Russia's Empire State of Mind

Following World War I, the Russian Empire bid farewell to Poland, Finland, the Baltic states and Bessarabia [in modern Moldova]. The Soviet Union later regained only some of that territory — and yet that did not prevent the world from continuing to view the Soviet Union as an empire. After the collapse of the Soviet Union, Russia decreased in size even more than it had after World War I, and yet many today continue referring to it as an empire.

I recently read an impassioned plea on Facebook from several Ukrainians that God call down on Russia a host of biblical chastisements and hasten its demise. In their view, the only way to escape the claws of the Russian bear is to kill the animal. At the same time, they have no intention of fighting the beast themselves, convinced that Europe and the U.S. alone have the power and the responsibility to vanquish the foe.

In other words, they prefer that others break their bones in the bear's den so they can mount the pelt over their fireplace. I somehow doubt that the rational West finds that prospect very attractive.

In fact, a number of historical figures dreamed of dismembering Russia. Peter the Great's arch-rival King Charles XII of Sweden held that dream even before Russia formally declared itself an empire. The French ambassador in Stockholm at that time said, "The king will make peace with Russia only after he has arrived in Moscow, toppled the tsar from his throne, divided the state into small principalities and summoned the boyars to divvy up the kingdom into their personal provinces."

In hindsight, knowing how the Swedes suffered defeat at the Battle of Poltava, it is tempting to assess such a claim as pompous bravado. However, that was a serious plan that the Swedish king and his allies had discussed on more than one occasion. Charles really did plan to install his own puppet ruler on the Russian throne. He dreamed of Pskov, Novgorod and all of northern Russia as Swedish possessions. He planned to allot all of Ukraine and the Smolensk region to Polish King Stanislaw Leszczynski. Charles agreed to give Russia's southern lands to the Turks and Crimean Tatars. There are countless other similar stories in history — but where are all those dreamers today?

However, this is not the main point. I see no reason to blame my ancestors for their imperialist actions. Russians have no more to feel ashamed of in this regard than do the British, Germans, Spaniards and French. All of their imperialist pasts were dictated by fate, God, geopolitical factors and their national character — that with which it is absolutely pointless to fight.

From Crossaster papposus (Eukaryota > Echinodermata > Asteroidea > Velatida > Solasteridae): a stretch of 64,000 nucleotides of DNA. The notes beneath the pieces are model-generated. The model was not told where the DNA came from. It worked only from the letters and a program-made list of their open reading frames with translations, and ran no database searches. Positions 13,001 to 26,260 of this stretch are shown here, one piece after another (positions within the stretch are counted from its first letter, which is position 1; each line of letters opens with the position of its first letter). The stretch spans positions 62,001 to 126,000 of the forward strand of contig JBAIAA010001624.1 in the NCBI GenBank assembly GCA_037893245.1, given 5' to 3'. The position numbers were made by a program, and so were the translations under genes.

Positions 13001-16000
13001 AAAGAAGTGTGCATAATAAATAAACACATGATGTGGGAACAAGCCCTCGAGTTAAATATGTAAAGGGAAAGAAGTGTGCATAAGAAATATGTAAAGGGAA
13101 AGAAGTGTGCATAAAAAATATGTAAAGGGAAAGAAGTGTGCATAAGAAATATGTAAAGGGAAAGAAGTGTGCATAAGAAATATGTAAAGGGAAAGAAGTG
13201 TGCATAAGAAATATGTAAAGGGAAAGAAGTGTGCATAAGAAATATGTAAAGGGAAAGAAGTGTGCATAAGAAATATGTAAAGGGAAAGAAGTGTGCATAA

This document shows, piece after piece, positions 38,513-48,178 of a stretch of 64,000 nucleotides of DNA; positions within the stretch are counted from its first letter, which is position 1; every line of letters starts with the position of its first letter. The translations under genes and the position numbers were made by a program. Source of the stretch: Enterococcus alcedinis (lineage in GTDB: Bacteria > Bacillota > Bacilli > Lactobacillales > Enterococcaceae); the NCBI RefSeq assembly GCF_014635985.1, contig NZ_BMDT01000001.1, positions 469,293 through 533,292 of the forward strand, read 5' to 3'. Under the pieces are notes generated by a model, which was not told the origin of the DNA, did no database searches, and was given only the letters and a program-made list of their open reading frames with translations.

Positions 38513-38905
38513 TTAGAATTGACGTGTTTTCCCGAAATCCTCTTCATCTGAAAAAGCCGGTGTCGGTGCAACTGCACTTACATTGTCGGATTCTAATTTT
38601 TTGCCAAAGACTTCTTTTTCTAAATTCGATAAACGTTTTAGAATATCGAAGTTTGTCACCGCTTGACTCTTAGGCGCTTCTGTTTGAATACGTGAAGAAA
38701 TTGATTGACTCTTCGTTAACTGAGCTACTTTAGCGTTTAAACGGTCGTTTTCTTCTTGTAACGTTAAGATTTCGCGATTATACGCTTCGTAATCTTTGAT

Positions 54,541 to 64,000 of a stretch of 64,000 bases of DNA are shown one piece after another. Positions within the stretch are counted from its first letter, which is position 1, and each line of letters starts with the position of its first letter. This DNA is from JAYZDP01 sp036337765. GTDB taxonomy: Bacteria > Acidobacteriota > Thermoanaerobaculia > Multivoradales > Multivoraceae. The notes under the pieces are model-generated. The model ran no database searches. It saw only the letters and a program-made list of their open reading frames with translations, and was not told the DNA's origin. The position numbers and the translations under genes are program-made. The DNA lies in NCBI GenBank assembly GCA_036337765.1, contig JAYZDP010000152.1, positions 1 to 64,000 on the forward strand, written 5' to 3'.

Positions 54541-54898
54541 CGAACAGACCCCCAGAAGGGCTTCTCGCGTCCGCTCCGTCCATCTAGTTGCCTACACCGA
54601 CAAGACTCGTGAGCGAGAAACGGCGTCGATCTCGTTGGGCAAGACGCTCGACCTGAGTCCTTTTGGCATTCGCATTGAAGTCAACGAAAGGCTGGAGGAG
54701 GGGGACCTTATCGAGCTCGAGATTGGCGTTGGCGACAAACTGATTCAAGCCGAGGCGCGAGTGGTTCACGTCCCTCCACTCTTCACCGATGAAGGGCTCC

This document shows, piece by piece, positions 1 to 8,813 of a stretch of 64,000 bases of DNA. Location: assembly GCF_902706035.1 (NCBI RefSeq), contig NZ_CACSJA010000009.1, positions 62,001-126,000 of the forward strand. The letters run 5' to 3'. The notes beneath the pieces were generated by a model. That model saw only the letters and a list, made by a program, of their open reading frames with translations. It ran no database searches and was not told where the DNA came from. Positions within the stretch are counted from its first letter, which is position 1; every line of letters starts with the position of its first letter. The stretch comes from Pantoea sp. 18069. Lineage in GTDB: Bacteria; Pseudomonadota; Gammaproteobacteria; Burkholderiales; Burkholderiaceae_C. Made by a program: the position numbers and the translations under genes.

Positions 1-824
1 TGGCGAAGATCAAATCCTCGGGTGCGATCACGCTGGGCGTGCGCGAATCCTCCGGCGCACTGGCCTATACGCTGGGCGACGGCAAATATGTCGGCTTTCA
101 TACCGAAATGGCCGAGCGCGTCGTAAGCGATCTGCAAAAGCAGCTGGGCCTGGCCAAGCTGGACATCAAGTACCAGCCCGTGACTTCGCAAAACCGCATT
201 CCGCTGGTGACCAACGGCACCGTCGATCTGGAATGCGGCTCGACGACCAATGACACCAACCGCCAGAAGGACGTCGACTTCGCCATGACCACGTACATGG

The collapse of the Russian Empire deeply troubled many of its citizens, and the later collapse of the Soviet Union gave them a disturbing sense of deja vu. Even today, millions of Russians wax nostalgic for the past — particularly for the Soviet Union — recalling much that was also good from that time.

This is the second time in a century that Russia has gone through such painful "withdrawal symptoms" while overcoming its imperialist mentality. Russians have nothing of which to feel ashamed: the same process was no less painful for other "imperial" nations.

Of course, modern Russia is not an empire, and it is unbecoming to act like a broken record, continually repeating the same old cliches. It is just that the process of adapting to the new realities is not moving as quickly as some in the West — and also in Russia, by the way — would like it to. But it is impossible to hurry it along.

It is decidedly easier for a tiny little ship of a state such as Monaco to make a sea change than it is for a massive ocean liner such as religiously diverse, multiethnic and multicultural Russia. A little patience is needed.

I understand that what seems fast by historical standards might appear painfully slow to people. History is measured in ages, but individuals measure time in terms of a single lifespan. Nonetheless, it takes nine months for a baby to come into this world, and no amount of impatient fingernail-biting will change that.

Making a baby come into the world any sooner is not the healthiest option either. In the same way, it does no good to keep impatiently tugging on Russia's sleeve. Every fruit has its given period of maturation. When the time comes, Russia will let go of the last vestiges of its imperial past.

Until then, praying for God to curse Russia with a swarm of locusts or the 10 plagues of Egypt is not only unseemly, but also a bit archaic and completely meaningless.

Pyotr Romanov is a journalist and historian.